If you have eczema, you know how difficult it can be to find products that won’t irritate your skin. Sometimes, knowing what to avoid can be as helpful as product recommendations.
Beware of scent
Any product that contains fragrance is liable to trigger your eczema. Synthetic fragrances are particularly problematic, but natural or organic products that contain scent may also aggravate your skin.
Look for products that are labeled “fragrance-free” and be wary of those that are “unscented.” Unscented products may have fragrance ingredients to neutralize the smell of other ingredients.
Be cautious of preservatives
It’s good to know that the products you buy aren’t likely to have bacteria growing in them, but if the ingredients that prevent the bacteria cause inflammation on your sensitive skin, that isn’t good.
Ingredients like methylparaben and butylparaben are common preservatives in cosmetics and other products -- and they are not good for eczema. If possible, seek out products with more natural preservatives, like neem oil or grapefruit seed extract, which tend to be less irritating.
Note products that contain certain acids
Some products that are marketed as anti-aging creams, gels, masks, or serums contain what you might think of as “sloughing agents.” They cause some of your skin to dry out and peel away. The idea is that once your skin has healed, it will be fresh and new.
But, for people with eczema, who already have dry skin, these products make things worse. Even those that are advertised as ones that will not make your skin dry out and flake away can be bad for eczema prone skin.
Glycolic acid and salicylic acid are both likely to irritate your skin. You may also want to avoid anything containing alpha hydroxy acids and retinols.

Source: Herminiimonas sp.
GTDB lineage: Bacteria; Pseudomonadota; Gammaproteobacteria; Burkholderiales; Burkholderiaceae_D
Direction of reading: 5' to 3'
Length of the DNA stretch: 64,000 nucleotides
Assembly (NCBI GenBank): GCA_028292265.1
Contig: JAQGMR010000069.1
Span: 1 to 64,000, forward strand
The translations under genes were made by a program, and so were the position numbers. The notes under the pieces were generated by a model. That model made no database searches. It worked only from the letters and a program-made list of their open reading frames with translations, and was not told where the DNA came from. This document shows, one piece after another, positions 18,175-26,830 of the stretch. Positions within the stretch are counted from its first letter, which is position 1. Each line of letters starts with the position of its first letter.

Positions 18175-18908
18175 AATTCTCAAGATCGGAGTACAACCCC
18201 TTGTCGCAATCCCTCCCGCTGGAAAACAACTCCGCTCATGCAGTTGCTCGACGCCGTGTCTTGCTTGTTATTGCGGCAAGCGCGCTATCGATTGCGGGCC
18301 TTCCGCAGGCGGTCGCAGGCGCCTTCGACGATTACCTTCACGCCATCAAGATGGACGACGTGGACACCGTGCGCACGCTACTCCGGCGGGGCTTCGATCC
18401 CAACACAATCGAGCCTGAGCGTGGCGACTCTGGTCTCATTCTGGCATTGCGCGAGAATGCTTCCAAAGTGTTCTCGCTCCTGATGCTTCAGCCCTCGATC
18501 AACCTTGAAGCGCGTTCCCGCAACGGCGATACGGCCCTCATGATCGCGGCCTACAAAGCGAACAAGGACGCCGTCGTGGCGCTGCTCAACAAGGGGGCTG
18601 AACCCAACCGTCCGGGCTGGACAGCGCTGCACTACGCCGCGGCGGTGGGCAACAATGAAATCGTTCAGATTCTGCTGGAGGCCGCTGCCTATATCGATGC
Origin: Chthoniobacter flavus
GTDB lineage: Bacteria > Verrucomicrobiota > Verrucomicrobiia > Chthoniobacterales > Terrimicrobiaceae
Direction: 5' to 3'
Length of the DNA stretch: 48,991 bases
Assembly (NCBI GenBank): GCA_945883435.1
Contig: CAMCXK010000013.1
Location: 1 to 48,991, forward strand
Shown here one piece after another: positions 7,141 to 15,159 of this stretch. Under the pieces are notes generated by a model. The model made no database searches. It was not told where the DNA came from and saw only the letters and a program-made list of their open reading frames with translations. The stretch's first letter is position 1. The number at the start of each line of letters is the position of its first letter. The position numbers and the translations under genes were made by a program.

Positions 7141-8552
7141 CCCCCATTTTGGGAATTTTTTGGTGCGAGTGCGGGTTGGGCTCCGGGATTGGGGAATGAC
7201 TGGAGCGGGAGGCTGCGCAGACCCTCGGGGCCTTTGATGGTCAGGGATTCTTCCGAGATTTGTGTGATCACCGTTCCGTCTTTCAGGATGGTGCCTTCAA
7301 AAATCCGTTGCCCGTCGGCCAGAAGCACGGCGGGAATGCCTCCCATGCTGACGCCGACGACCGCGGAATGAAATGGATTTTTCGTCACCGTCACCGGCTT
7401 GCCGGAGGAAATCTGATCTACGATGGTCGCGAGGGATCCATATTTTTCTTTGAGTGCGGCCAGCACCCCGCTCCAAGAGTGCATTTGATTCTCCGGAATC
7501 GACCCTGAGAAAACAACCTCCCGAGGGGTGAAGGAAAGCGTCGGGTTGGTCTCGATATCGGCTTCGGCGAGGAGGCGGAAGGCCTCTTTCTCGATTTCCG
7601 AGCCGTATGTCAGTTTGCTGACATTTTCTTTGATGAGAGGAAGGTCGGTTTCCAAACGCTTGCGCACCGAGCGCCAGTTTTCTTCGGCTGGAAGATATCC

Watch for foods that seem to be associated with eczema
Many people with eczema have food allergies. As many as one third of children with eczema also have food allergies, so experts know there is a possible association. The relationship between the two conditions is complex, and not fully understood.
The foods that are most often linked include:
- Tree nuts
Eggs are the most strongly associated, so if you are experiencing more outbreaks than usual or you can’t figure out what is triggering your rashes, you may want avoid eggs and see if that helps.
Washing—anything—can be problematic
Whether you are washing your hair, laundry, hands, or dishes, avoid soaps and detergents that contain fragrances or dyes. As with products designed for cosmetic use, choose soaps and detergents that are labeled fragrance-free rather than unscented.
Rinsing is especially important to help keep your skin from drying out. You may find running the rinse cycle on your washer twice is helpful.
Choose clothing carefully
Any scratchy material, such as wool, is going to be uncomfortable. Synthetic materials like nylon can also irritate your skin. Most of the time, cotton is going to be your best bet.
If you are struggling to find products that you can use comfortably and safely, you may want to schedule a consultation with Dr. Bushmore. He is happy to offer advice or suggestions that can help you avoid uncomfortable eczema flare-ups.